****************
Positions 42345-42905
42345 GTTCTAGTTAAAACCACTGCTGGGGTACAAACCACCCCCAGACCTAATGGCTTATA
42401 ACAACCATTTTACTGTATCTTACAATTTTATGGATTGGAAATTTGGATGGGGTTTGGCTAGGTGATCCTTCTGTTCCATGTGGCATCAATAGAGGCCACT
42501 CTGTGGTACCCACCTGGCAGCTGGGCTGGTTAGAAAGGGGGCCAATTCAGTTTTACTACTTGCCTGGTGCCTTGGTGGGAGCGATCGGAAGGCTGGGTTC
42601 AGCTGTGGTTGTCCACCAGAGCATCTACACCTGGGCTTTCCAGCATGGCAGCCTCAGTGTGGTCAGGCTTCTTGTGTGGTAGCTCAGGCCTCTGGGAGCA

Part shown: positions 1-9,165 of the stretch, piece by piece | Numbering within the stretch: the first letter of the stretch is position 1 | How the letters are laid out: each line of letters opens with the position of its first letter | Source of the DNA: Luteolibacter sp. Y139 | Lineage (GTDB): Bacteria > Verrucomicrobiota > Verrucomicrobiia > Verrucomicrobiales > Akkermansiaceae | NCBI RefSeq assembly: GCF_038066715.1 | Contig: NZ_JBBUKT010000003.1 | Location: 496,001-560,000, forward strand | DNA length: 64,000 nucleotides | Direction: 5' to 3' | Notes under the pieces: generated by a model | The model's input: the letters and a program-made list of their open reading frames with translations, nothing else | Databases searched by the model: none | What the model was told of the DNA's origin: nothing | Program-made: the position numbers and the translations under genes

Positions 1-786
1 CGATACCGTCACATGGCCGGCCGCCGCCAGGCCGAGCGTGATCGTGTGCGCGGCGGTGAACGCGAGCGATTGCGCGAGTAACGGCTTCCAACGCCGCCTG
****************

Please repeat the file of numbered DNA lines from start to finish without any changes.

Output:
Positions 42345-42905
42345 GTTCTAGTTAAAACCACTGCTGGGGTACAAACCACCCCCAGACCTAATGGCTTATA
42401 ACAACCATTTTACTGTATCTTACAATTTTATGGATTGGAAATTTGGATGGGGTTTGGCTAGGTGATCCTTCTGTTCCATGTGGCATCAATAGAGGCCACT
42501 CTGTGGTACCCACCTGGCAGCTGGGCTGGTTAGAAAGGGGGCCAATTCAGTTTTACTACTTGCCTGGTGCCTTGGTGGGAGCGATCGGAAGGCTGGGTTC
42601 AGCTGTGGTTGTCCACCAGAGCATCTACACCTGGGCTTTCCAGCATGGCAGCCTCAGTGTGGTCAGGCTTCTTGTGTGGTAGCTCAGGCCTCTGGGAGCA

Part shown: positions 1-9,165 of the stretch, piece by piece | Numbering within the stretch: the first letter of the stretch is position 1 | How the letters are laid out: each line of letters opens with the position of its first letter | Source of the DNA: Luteolibacter sp. Y139 | Lineage (GTDB): Bacteria > Verrucomicrobiota > Verrucomicrobiia > Verrucomicrobiales > Akkermansiaceae | NCBI RefSeq assembly: GCF_038066715.1 | Contig: NZ_JBBUKT010000003.1 | Location: 496,001-560,000, forward strand | DNA length: 64,000 nucleotides | Direction: 5' to 3' | Notes under the pieces: generated by a model | The model's input: the letters and a program-made list of their open reading frames with translations, nothing else | Databases searched by the model: none | What the model was told of the DNA's origin: nothing | Program-made: the position numbers and the translations under genes

Positions 1-786
1 CGATACCGTCACATGGCCGGCCGCCGCCAGGCCGAGCGTGATCGTGTGCGCGGCGGTGAACGCGAGCGATTGCGCGAGTAACGGCTTCCAACGCCGCCTG